He says that Earhart and Noonan are 'absolutely not in the photo and it's incredible that anyone could believe they are'.
'Zoom in and you can see the upper half of a white man with black hair on the far left of the group on the dock,' he said, but adds that the features, the nose, the hairline are all wrong 'and any intelligent analysis rules him out'.
That theory emerged in 1960, when CBS radio reporter Fred Goerner interviewed several witnesses who said that two white 'flyers' or 'spies' had been picked up on the island before the Second World War.
They claimed that one of them was a tall white woman with short hair, dressed like a man.
'The 1940 date is probably the most disheartening of all,' the investigator said, adding that the body shapes of 'Earhart' and 'Noonan' did not appear to be correct.
And another recognized Earhart investigator, Mike Campbell, has lashed out at what he described as 'bogus photo claims'.
Also in July, a fuzzy photograph emerged as part of the promotion for the History Channel documentary purporting to show Earhart and Noonan in Saipan, along with her plane, in 1937.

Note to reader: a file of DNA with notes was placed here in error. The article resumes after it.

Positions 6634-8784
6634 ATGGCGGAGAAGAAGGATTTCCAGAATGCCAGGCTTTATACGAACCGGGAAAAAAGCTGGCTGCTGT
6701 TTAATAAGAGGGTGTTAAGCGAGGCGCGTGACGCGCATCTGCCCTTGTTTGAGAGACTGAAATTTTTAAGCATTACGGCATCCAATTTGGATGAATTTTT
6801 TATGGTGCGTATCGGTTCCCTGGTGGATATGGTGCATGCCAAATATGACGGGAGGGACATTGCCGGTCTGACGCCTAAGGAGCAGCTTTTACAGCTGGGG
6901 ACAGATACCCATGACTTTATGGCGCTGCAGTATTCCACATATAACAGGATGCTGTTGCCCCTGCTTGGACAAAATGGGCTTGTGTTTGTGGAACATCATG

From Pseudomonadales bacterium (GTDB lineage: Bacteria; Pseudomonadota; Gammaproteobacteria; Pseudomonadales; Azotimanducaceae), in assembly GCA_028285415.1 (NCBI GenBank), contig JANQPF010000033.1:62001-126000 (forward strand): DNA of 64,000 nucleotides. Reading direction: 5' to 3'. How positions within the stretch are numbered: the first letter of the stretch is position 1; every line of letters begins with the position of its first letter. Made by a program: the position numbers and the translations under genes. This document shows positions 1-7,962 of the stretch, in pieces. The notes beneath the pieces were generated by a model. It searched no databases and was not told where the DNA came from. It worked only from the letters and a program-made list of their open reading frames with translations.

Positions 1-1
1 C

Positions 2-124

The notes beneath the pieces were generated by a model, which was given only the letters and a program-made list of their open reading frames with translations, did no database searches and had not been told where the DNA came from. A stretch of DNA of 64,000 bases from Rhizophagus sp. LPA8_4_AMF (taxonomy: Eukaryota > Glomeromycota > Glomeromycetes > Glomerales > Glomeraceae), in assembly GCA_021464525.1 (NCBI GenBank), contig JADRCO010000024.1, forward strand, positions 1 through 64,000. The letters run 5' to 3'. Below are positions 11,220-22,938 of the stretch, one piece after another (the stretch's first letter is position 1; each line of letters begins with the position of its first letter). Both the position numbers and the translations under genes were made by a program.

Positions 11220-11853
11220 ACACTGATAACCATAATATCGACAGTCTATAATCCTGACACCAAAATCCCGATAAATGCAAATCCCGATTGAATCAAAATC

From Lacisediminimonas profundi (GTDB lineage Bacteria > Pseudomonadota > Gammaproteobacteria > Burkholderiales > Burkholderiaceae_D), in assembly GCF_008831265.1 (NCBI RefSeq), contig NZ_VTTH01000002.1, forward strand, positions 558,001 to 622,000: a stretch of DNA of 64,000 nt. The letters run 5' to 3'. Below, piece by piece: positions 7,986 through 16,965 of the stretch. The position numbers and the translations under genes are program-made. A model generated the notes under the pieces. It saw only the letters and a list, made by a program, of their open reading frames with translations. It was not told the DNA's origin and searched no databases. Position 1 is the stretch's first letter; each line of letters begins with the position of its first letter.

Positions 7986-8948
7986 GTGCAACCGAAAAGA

Campbell claims that the photo 'does little except discredit the truth'.Sablan, who was born in Guam and raised in San Diego, told the Daily News that he remembered telling Tun in 1971 about how he hoped to become a pilot.That triggered a memory in Tun, who recalled how two white pilots had been interned for several days on Saipan, then a Japanese hub, before they were executed.But it fits a theory proposed on the History Channel special Amelia Earhart: The Lost Evidence in July that Earthart died at the hands of the Japanese, and that her murder was covered up by the US government.Sablan's story is the latest in a number of pieces of evidence that suggest Earhart died on Saipan, rather than perishing at sea.